This past weekend we took a quick trip up to Vermont with another couple. There is a cidery up in Middlebury that puts on a “Ciderbration” event each year and we decided it would be fun to go back and visit. The last time that we were there was about three years ago.
I was prepared for the large crowds of people at the cidery, the six-hour car ride, the good music from the bands and tasty food truck treats. I was prepared for the beauty provided by miles of rolling farmlands surrounded by green mountains, but what I was not prepared for was the hippie vibe of the state and how being surrounded by all of that endless nature would make me feel.
From the moment my eyes saw the far off rolling hills, a yearning bloomed in my heart. The closer we got to the mountains the harder it was to not stick my hands out the backseat window and try to form a connection to the powerful earth that surrounded us.
We arrived Friday evening. Since Saturday was filled with Ciderbration, there was little time to do anything else. By Sunday morning I felt such an overwhelming sense of homesickness. The ache in my soul was not for the state for which we were returning, but rather the state from which we were leaving.
We weren’t even out of the state yet, and I was already planning our next trip back. Throughout my life, I’ve always been very torn between being a “mountains” or an “ocean” girl. When I was a teenager, I would have given anything to live in the Smoky Mountains of Tennessee. As the years passed and my affinity for water grew deeper, I drifted away from the mountains and became content to be on the shoreline.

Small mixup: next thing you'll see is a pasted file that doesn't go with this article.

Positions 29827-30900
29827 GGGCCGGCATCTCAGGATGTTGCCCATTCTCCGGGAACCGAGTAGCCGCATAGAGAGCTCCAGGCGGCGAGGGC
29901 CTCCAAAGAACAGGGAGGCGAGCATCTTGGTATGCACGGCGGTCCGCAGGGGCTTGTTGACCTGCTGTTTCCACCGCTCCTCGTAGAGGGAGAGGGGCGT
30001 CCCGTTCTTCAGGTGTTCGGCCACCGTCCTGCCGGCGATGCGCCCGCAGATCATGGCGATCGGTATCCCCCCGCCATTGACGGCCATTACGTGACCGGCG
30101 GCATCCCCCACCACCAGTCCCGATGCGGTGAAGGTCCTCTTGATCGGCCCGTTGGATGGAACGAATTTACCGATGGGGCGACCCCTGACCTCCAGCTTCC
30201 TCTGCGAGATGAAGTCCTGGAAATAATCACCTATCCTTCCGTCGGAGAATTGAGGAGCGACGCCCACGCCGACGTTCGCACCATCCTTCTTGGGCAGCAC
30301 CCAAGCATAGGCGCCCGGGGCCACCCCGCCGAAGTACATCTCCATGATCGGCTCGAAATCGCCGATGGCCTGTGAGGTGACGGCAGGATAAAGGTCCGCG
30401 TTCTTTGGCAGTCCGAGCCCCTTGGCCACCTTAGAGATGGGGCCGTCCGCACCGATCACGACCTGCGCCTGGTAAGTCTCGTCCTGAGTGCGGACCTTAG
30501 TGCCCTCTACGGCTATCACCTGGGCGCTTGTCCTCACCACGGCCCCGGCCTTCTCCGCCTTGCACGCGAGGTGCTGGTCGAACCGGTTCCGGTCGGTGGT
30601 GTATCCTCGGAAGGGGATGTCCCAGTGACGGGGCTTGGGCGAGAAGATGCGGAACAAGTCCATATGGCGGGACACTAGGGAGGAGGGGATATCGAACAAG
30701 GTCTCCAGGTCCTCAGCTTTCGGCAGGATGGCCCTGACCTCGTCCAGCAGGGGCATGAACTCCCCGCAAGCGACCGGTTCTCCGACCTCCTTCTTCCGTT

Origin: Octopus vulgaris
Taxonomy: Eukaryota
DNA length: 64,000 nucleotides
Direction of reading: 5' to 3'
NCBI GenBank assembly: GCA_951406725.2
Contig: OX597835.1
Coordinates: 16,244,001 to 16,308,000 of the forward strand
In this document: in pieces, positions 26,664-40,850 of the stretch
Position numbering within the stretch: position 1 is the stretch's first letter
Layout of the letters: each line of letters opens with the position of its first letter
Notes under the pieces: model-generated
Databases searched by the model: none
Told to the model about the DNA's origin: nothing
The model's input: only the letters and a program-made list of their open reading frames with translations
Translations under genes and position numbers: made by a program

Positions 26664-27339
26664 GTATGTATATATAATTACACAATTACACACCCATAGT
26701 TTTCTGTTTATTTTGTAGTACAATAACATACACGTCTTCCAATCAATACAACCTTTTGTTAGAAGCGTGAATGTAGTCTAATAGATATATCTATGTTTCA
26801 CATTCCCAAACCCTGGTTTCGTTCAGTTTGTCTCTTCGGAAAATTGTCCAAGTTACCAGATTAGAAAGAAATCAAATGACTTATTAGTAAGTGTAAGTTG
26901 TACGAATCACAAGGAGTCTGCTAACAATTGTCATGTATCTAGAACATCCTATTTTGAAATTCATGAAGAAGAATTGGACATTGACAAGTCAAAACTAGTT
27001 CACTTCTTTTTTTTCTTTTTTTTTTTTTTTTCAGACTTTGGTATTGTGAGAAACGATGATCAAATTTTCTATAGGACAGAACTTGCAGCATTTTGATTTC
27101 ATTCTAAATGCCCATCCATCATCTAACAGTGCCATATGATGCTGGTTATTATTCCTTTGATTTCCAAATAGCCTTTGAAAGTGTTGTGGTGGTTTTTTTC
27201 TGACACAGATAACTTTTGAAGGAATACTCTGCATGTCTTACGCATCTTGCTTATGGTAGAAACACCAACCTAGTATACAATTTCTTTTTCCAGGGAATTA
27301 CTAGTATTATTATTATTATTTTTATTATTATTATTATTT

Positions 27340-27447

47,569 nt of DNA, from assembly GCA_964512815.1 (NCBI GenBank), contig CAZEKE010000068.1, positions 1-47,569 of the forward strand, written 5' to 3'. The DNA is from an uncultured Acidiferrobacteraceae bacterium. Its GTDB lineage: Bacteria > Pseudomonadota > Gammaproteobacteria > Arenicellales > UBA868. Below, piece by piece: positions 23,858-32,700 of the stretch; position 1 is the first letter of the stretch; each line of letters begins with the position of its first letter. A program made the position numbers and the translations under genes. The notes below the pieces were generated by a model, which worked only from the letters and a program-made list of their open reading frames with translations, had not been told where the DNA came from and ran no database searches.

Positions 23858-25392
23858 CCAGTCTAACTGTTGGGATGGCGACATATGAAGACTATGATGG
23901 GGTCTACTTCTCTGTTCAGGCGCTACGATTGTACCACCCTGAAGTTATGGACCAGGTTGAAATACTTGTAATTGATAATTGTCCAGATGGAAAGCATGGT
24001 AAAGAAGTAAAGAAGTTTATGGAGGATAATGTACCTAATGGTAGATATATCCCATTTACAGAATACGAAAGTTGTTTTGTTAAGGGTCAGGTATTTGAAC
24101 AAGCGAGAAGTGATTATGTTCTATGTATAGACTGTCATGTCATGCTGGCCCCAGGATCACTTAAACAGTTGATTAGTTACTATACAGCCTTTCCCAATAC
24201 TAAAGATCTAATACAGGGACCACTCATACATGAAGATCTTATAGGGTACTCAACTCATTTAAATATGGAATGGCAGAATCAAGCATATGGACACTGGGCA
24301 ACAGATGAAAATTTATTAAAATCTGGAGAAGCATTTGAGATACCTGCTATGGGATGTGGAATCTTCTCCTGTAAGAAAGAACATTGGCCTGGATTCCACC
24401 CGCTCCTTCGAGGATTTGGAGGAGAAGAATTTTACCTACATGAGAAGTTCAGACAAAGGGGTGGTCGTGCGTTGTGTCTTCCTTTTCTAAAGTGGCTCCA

I can’t remember feeling that pull last time we were ventured up north. I remember being eager about the possibility of seeing a moose (especially upon seeing my first moose crossing sign), but not the necessity to jump out of the vehicle and start running towards the mountains with my arms open wide. Perhaps it is because I’m in a different place in my life now then I was three years ago.
Back when I was a teenager, even though I was surrounded by different types of turmoil, I was in a very healthy place spiritually. My soul was very alive and very much a part of me. Water has always brought me peace and comfort. Perhaps my affinity for water over the years has been a way to help bring out that inner calm when my spiritual side was waning, and now that I’m at a better place my soul feels free to soar once again to the mountain tops and land amidst the trees.
And because life is full of little synchronicities for those who wish to see them… today’s Daily Calm meditation was about visualizing yourself as a mountain. Pulling stability from the mountain’s strength, allowing your feet to root into the Earth and provide grounding. To be able to connect to something that is thousands of years old. And for any old souls out there… can you feel that connection?
Impermanence is everywhere. Change surrounds us. This we know. But some things that remain steady are our souls, the earth and the heavens. We’ve been here before and we’ll be here again. Our lessons will be different, the mountains may grow ever so slightly, and a star somewhere may fade, but the energy that makes up the essence of all of it is everlasting. It’s a connection that you can count on over-and-over again. It’s one place that we can always go to when we want to come back home.